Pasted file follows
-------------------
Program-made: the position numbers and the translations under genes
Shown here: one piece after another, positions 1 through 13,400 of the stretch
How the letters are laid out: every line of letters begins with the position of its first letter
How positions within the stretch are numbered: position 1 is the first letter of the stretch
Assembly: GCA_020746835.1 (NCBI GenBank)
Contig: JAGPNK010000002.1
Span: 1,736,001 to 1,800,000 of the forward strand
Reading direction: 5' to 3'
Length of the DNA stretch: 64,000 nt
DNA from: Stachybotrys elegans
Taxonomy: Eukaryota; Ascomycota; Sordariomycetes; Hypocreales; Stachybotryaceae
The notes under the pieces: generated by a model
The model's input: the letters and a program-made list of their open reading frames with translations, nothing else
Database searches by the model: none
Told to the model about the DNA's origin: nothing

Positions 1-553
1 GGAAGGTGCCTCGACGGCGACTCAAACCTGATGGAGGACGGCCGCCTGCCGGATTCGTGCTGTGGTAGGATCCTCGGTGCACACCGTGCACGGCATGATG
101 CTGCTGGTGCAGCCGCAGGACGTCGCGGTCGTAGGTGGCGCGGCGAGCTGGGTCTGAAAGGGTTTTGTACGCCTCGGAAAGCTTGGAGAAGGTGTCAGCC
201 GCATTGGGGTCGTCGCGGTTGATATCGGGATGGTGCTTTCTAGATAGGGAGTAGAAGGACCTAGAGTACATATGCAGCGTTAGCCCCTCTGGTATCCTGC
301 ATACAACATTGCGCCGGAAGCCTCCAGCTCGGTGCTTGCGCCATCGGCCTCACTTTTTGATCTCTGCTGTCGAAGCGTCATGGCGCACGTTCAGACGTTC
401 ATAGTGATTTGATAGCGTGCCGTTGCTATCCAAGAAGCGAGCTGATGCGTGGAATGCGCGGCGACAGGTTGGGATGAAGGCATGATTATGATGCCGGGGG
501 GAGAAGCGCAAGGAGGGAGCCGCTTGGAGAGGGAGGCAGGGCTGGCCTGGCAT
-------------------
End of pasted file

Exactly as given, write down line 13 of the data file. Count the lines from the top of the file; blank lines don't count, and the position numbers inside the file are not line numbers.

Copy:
The model's input: the letters and a program-made list of their open reading frames with translations, nothing else